Instead of achieving a flow and giving us a chance to get to know more about Morgan and Billy as a team–a foreigner and a native, respectively–and their complex motivations, it is like watching a series of comic strips that consists of a one-note bad joke: Morgan and Billy are shown stealing, hollering, and being out of control then officials end up red with rage. The latter’s frustration grows to the point where they actually hire bounty hunters to get Morgan, dead or alive. And yet when a bounty hunter manages to come face-to-face with Morgan, there is no build-up of tension. A gun is fired and then it is over.
I think it is the filmmakers’ intention to tell a story of an antihero amidst the backdrop of a country that is on the verge of critical change. While it is partially successful in delivering the necessary violence and chaos, Morgan remains a mysterious figure. It is a missed opportunity because if anyone can deliver insanity and sympathy simultaneously, it is Hopper. If the screenplay, accompanied by a focused direction, had been sharper about circumstances that lead to psychological and behavioral changes, Hooper might have had a chance to highlight trends in his character’s madness.
Throughout the film, officials hope to obtain Morgan’s skull, assuming he is alive when captured, so they can compare it to an animal’s. They hypothesize that the two should share many similarities. And since Morgan defies the law, as an animal is seemingly unable to abide by rules, he can and should be treated as less evolved. While the hypothesis sounds ridiculous given what we know now, I found it interesting. Still, a few good ideas are not enough to save a largely inconsistent work.
★★★★ / ★★★★
Bick Benedict (Rock Hudson), a cattle rancher who owns 695,000 acres of land in Texas, visits Maryland to buy a horse named War Winds from Dr. Lynnton (Paul Fix). Bick gets more than he bargains for when he meets opinionated, funny, fiery Leslie (Elizabeth Taylor), the seller’s eldest daughter. Before Bick returns to Texas, he and Leslie get married. This does not sit well with Bick’s sister, Luz (Mercedes McCambridge), because she feels threatened of the prospect that another woman will take control of the mansion and introduce change.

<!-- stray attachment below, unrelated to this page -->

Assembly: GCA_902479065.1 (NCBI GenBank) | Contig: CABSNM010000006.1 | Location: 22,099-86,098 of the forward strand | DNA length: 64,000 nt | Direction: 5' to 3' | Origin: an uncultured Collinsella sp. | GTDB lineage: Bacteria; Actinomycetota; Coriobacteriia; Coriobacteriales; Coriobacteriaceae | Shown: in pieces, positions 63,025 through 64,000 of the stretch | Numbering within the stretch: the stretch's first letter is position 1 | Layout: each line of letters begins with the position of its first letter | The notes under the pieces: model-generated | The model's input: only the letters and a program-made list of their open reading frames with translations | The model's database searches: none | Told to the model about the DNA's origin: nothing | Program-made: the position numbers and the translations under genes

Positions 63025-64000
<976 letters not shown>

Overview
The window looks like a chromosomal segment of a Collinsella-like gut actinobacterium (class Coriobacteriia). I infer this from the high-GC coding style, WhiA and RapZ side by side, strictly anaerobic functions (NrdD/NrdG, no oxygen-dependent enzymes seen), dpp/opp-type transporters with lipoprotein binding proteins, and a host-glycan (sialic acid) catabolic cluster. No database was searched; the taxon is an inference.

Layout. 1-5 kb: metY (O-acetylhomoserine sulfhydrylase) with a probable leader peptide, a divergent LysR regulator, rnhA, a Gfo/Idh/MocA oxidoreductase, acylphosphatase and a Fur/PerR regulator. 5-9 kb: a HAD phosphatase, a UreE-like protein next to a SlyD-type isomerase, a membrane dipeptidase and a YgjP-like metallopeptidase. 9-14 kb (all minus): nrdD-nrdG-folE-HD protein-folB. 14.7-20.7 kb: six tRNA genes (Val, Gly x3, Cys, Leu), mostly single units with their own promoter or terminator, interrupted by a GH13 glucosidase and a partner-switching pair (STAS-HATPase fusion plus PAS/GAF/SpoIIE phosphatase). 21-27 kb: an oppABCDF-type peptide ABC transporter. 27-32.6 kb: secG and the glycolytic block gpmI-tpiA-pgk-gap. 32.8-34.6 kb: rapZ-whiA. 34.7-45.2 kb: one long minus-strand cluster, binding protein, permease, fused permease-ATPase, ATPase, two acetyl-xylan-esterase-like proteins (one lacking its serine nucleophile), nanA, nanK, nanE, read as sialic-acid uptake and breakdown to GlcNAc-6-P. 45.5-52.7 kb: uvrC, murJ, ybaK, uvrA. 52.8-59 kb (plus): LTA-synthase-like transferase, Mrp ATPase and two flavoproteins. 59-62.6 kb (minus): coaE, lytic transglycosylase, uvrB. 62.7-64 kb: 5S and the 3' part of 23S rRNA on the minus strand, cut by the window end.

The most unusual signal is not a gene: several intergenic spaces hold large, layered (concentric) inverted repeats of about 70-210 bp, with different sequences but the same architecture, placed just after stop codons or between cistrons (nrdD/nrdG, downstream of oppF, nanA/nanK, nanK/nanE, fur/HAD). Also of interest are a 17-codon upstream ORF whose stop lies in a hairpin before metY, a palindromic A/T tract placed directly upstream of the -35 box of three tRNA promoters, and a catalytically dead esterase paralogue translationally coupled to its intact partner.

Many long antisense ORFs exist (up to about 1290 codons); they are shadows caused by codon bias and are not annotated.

“Giant,” written by Fred Guiol and Ivan Moffat, is a sprawling epic that elegantly tells the story of a Texan family spanning about thirty years. It argues that those who remain obdurate in the comfortable confines of traditionalism have no place in the constantly evolving modern American society.
This is reflected in several ways. The racism by Texans toward Mexicans is a constant struggle between husband and wife, the Benedicts’ children (Dennis Hopper, Fran Bennett, Carroll Baker) rebelling against their parents’ wishes from career path to who they are allowed to date or marry, and “old” money, like the Benedicts, versus “new” money, like Jett Rink (James Dean), Bick’s former aide in the ranch. As we journey through the years, the layers of complexity pile on top of one another, sometimes piercing through and unfortunate decisions of the past pave a way for years of ill-will and resentment.
The Benedict household is not always happy but it is strong. We see Leslie and Bick engage in ugly confrontations about who has power over whom. Bick claims that he is in charge, that no one, even his wife, a mere woman, is allowed to control him. Although he is smart and strong, he is rather short-sighted, accustomed to the values passed down from father to son. He fails to realize that their many arguments are not about control but about mutual respect not only between sexes and as people but also between husband and wife, who are supposed to be partners in life.
The schism between man and woman is brilliantly shown in one of the scenes where Leslie wants to listen to her husband and fellow businessmen discuss work and politics. The men want her to fetch coffee as a signal for her to go away for the subject is not considered “appropriate” for her. The women in the room understand the hint and get up willingly, but Leslie will not have any of it. She argues that she is educated and has her own opinion so she should be allowed to partake in the discussion. Given the time of the film’s release, such a scene is progressive. Though traces of such attitudes toward women still remain, most of us can only imagine how much discussion and outrage it must have incited.